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The words, "Not by sight but by faith" adorn the walls of Billy Blanks training center -- a testament to his faith in Christ to overcome many obstacles. "Faith without works is dead" -- is another scripture which adorns the training center walls. "I was the one who wasn’t going to be someone," Billy says. Billy is the fourth of 15 children born to Isaac & Mabelline Blanks. His father was a steel foundry worker by day and drove a garbage truck at night. His mother was a homemaker. They were a poor but hard-working couple from Erie, Pennsylvania.

Billy says his parents raised him with love and discipline. "Not a day goes by that I don’t recall my father telling me, ‘Billy, you have to work hard for everything.’" Billy had a hard time academically. He struggled with dyslexia, a condition not diagnosed until he was 37 years old. Additionally he was born with an anomaly in his hip joints that would impair his movement, and a clumsiness that earned him the taunts of his siblings and caused his coaches to believe he’d never accomplish much.

Billy found his answer to these challenges in karate. At age 12 he saw martial arts great Bruce Lee on TV and decided he wanted to be a world martial-arts champion. The discipline of the program began to transform his body. In 1975 he became the first Amateur Athletic Union champion, a title he won five times. By age 16, he had earned a black belt in karate and went on to earn a spot on the U.S. Karate team which won 36 gold medals in international competition -- becoming the captain in 1980. His hopes of Olympic glory were dashed when President Carter announced a U.S. boycott of the games in Moscow.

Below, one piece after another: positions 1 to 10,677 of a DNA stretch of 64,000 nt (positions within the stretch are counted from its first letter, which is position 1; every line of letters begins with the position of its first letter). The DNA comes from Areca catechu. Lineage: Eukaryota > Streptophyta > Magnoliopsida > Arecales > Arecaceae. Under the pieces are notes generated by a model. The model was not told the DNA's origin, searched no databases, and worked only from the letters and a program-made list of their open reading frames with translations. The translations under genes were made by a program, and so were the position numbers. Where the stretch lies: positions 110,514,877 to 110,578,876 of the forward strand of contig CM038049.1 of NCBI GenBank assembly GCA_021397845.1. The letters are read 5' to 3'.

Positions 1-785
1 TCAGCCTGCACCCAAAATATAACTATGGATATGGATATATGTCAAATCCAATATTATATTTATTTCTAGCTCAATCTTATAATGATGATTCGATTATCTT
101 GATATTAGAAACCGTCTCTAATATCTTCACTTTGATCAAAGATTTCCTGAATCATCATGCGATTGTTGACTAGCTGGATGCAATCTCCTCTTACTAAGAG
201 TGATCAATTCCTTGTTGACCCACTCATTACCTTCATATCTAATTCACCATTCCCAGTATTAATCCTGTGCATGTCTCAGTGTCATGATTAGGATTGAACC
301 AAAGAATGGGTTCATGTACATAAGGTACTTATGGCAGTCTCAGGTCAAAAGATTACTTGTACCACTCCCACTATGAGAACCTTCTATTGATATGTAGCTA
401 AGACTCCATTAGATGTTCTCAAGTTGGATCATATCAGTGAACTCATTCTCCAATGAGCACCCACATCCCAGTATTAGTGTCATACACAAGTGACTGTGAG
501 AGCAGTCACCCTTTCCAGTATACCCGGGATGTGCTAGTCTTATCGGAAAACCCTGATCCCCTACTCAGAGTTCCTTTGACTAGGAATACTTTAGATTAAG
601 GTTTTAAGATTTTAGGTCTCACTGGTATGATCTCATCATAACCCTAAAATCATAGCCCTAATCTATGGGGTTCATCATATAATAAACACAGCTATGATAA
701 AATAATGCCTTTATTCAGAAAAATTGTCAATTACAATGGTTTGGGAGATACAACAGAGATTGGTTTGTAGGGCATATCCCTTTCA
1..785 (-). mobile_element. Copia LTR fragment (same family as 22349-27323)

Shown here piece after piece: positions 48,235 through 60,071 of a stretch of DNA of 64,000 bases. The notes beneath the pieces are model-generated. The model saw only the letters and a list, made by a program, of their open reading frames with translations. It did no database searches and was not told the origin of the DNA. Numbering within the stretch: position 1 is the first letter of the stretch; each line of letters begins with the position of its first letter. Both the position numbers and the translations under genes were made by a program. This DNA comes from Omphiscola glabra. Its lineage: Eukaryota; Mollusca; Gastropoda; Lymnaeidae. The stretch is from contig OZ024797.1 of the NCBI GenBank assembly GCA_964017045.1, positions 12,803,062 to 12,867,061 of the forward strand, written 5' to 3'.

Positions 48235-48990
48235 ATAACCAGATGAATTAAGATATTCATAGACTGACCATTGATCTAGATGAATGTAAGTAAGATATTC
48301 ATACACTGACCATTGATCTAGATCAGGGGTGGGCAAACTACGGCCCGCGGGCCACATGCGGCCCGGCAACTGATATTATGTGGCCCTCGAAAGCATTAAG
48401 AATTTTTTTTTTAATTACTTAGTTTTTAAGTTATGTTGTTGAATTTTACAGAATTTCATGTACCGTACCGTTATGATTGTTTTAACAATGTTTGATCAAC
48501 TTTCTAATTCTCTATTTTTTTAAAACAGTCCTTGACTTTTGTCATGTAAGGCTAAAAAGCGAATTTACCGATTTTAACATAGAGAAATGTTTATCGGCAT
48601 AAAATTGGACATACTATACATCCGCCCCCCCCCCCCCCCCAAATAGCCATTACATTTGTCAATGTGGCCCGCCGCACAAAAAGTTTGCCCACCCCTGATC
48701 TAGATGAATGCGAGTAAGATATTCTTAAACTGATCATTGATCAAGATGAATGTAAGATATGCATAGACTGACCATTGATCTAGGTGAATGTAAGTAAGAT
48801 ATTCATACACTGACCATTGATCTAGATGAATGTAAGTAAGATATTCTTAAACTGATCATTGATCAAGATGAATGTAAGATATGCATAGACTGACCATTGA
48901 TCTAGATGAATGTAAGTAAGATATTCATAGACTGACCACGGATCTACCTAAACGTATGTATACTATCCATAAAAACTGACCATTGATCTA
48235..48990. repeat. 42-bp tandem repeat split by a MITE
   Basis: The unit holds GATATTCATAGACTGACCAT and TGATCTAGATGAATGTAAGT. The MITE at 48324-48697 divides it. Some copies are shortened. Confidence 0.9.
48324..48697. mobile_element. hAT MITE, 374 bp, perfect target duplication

After teaching children for many years, in 1988 Billy moved his family to Los Angeles to pursue an acting career. He found a job in security, and soon landed a job as bodyguard to Catherine Bach who starred on "The Dukes of Hazzard." While guarding her on location in the Philippines in 1989, Billy was cast in his first movie role.

He went on to land parts in over 28 films. It was during this time in his life that Billy committed his life to the Lord.

As his competitive karate career slowed down, Billy stayed dedicated to physical fitness. It was while training in his basement gym that he began to combine his karate moves with dance music to create his innovative exercise technique, which he named Tae-bo. Billy is an active member of Crenshaw Christian Center. He normally goes to his fitness center every day except for Sunday when he attends church, and on Tuesday night when he’s at Bible study.

"You have it within your power to overcome almost any obstacle and achieve any dream," says Billy, who trains disabled people in addition to a long list of Hollywood celebrities. "All you need to do is believe in yourself and find the way to ‘Walk with faith and not sight.’"

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